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Qatar: ‘Prejudice and Racism’ Behind Criticism of 2022 World Cup

  • Reuters

FILE - A foreign worker climbs scaffolding at the Al-Wakra Stadium that is under construction for the 2022 World Cup in Doha, Qatar, May 4, 2015.

FILE - A foreign worker climbs scaffolding at the Al-Wakra Stadium that is under construction for the 2022 World Cup in Doha, Qatar, May 4, 2015.

Qatar said on Wednesday there is no way it will be stripped of the right to host the World Cup despite the corruption scandal surrounding FIFA, dismissing a "bashing campaign" of criticism of its 2022 bid as anti-Arab prejudice.

Foreign Minister Khaled al-Attiyah said Qatar would one day show "who is behind this campaign against Qatar," suggesting the country was being unfairly targeted over allegations of graft in the vote that won it the Cup, and of abuse of migrant workers.

"It is very difficult for some to digest that an Arab Islamic country has this tournament, as if this right can't be for an Arab state," he told Reuters in an interview in Paris a day after Sepp Blatter's resignation as FIFA president.

"I believe it is because of prejudice and racism that we have this bashing campaign against Qatar," he added.

U.S. prosecutors stunned international soccer last week by indicting 14 senior administrators and business figures over what they say was a pattern of bribery and corruption in the sport. A U.S. law enforcement official told Reuters on Wednesday that the investigation would also look into the bidding that awarded the Cup to Russia in 2018 and Qatar in 2022.

Switzerland has also launched a criminal investigation into the Russia and Qatar bids. Blatter announced on Tuesday he would resign, just four days after securing re-election.

Russia and Qatar have both strongly denied wrongdoing to secure their bids.

The decision to host the Cup in Qatar drew particular notice because the country is far smaller than any other that has hosted a soccer World Cup, has little domestic soccer tradition and is subject to extreme heat in the summer when the tournament is traditionally played. Domestic leagues around the world and broadcasters will have to rip up their schedules if the Cup is played in cooler months.

Most of Qatar's workforce is made up of foreign migrant laborers, and international human rights groups have raised questions about the treatment of those employed to build World Cup venues. Qatar denies workers are mistreated and says it has improved its safeguards since winning the right to host the Cup.

When asked if Qatar could lose the right to host the tournament, Al-Attiyah said: "No way Qatar can be stripped [of it]. We are confident of the procedures and deserve to win it because we presented the best file."

He also said Qatar would be able to prove it had done no wrong when the time came.

Attiyah's comments echoed a mood of exasperation and defiance in Doha, where a feeling that Qatar was being made a scapegoat has only deepened with Blatter's resignation.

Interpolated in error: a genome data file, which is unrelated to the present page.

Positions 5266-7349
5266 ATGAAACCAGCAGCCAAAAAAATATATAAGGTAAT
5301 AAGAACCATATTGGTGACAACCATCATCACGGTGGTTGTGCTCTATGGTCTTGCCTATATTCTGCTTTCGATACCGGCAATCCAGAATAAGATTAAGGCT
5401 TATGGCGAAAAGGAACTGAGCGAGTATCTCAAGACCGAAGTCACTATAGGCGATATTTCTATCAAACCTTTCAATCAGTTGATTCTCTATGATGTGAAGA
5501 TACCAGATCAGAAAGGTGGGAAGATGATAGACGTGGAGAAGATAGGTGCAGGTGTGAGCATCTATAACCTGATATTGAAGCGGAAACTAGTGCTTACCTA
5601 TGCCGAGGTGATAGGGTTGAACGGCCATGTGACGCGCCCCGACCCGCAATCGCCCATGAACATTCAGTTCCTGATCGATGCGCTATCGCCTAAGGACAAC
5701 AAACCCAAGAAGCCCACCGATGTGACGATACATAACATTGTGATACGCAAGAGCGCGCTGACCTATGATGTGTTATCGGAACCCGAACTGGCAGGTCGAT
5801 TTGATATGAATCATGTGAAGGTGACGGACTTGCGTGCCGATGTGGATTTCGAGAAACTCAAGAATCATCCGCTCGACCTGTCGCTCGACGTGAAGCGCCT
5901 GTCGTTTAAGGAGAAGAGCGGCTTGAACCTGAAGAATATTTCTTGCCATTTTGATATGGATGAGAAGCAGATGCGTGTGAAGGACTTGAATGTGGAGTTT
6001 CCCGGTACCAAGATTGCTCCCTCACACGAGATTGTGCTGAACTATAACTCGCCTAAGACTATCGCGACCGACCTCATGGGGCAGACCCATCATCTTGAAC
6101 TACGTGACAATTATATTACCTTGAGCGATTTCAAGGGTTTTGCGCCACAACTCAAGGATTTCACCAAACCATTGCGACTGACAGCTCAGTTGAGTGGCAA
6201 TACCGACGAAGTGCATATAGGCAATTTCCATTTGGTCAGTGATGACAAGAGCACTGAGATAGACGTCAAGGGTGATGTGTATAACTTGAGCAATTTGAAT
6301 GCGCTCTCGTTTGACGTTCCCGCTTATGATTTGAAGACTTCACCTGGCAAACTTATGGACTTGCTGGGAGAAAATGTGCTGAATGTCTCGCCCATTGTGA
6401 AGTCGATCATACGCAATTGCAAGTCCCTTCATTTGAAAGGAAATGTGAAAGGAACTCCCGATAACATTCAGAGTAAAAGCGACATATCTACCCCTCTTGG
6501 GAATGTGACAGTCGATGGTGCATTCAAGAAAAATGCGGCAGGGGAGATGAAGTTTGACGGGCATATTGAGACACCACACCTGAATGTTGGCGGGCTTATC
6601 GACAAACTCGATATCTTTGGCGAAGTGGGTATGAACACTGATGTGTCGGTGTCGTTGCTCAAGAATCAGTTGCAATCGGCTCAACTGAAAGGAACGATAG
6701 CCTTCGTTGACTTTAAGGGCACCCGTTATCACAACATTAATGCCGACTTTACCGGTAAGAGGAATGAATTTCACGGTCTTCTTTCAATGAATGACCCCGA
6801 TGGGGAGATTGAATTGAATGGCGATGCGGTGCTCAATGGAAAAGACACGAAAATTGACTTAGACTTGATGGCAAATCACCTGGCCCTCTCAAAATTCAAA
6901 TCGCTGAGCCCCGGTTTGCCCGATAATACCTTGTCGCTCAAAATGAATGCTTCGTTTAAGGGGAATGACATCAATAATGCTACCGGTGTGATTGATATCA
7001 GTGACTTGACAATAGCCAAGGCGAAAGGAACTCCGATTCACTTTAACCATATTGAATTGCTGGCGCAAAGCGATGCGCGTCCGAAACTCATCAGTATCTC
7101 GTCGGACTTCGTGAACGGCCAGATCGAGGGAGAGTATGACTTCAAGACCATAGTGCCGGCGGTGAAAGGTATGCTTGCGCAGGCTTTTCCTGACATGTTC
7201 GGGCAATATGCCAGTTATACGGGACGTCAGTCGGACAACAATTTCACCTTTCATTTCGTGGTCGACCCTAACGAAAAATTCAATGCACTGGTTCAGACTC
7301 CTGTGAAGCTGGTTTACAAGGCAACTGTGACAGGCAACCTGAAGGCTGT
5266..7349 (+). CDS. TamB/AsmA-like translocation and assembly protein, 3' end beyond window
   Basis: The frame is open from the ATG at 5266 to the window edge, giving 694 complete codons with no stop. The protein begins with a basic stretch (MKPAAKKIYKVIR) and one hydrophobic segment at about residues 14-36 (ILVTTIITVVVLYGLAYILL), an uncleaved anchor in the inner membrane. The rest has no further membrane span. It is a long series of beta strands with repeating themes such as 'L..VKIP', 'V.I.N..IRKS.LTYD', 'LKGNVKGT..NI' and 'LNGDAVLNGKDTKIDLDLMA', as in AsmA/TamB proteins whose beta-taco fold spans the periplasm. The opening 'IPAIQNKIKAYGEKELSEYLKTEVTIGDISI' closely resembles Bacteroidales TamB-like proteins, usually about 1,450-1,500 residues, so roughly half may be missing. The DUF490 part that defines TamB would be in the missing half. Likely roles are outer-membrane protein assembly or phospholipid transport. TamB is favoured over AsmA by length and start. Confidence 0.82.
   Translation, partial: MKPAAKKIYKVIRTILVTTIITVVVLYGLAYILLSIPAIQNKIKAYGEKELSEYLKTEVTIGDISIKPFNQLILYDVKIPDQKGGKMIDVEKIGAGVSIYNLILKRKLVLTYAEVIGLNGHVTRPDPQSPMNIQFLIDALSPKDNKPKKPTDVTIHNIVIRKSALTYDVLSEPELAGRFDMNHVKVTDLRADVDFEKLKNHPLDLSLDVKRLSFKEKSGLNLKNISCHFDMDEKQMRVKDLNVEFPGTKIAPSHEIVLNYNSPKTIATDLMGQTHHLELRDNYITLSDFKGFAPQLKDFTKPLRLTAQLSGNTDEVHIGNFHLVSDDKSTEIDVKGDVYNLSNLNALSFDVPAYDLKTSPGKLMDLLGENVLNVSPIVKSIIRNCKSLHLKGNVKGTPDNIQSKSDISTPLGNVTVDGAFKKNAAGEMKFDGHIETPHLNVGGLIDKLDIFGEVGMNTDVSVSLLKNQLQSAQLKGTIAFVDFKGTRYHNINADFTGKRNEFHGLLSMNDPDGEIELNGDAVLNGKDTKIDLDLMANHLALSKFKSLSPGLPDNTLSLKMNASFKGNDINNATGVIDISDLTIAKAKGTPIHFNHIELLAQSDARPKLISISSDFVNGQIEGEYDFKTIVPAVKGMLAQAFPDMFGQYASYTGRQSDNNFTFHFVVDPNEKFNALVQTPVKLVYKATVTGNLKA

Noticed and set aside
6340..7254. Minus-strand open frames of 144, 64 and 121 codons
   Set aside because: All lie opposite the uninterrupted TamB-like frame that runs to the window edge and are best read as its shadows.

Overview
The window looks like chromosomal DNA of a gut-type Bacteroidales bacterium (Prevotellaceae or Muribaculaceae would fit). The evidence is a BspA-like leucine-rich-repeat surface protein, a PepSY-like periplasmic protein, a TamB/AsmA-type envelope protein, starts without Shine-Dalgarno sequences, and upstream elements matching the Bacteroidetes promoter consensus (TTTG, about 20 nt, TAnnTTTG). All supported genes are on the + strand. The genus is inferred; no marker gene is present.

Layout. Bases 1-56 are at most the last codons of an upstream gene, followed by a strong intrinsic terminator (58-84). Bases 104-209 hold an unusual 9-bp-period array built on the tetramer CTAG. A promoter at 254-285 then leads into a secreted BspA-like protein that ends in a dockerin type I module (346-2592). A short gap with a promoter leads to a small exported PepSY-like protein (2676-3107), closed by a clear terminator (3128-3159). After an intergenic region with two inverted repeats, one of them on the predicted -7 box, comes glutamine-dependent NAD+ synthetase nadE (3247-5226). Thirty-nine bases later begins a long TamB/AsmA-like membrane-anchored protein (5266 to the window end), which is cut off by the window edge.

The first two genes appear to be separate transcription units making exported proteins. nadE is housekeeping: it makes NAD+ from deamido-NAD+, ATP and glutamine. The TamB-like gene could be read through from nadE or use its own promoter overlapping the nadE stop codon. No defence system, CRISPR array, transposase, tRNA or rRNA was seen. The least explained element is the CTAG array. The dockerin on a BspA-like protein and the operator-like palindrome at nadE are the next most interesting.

"They're being racist in every sense of the word," Majid Khulaifi, editor of Estad al-Doha newspaper, said on his Twitter account.


"The West should know that if it belittles Qatar and its right to organize [the Cup], it's belittling every single Arab state."

Hassan Homoud, a Qatari from the town of Wakra, said on Twitter that up until the 2022 event "there's going to be a permanent attack on us from the West on racial grounds with the help of some of their Arab pawns. Blatter's resignation is not going to be the last chapter."

Sponsors have made little secret that they would rather the Cup were held elsewhere. Andrew Woodward, sports marketing consultant and former global lead of Visa's brand and sponsorship communication, said Qatar's 2022 event was a "a disaster on so many fronts."

"The public, media, football family and sponsors will demand action. There are the serious questions about the bidding process; the venue construction program is killing many workers and the integrity of the game is at stake with poor scheduling and a way less than optimal player and spectator experience," he said.

Qatar denies any worker has died on its Cup construction projects.

Sheikh Hamad bin Khalifa bin Ahmed al-Thani, president of the Qatar Football Association and a member of the ruling family, said that no charges had been found against Qatar in an investigation conducted by Michael Garcia, a former U.S. prosecutor hired by FIFA to look into the bids.

Garcia's report has never been published. FIFA issued a summary that exonerated both Qatar and Russia, but Garcia quit, saying the summary mischaracterized his report.

After Blatter stepped down, Greg Dyke, chairman of the English Football Association, said: "If I were Qatar right now, I wouldn't be feeling very comfortable."

Sheikh Hamad's response was curt.

"Mr. Dyke's instinct to focus immediately on stripping Qatar of the World Cup speaks volumes," he said in a statement. "We would urge Mr. Dyke to let the legal process take its course and concentrate on delivering his promise to build an England team capable of winning the 2022 FIFA World Cup in Qatar."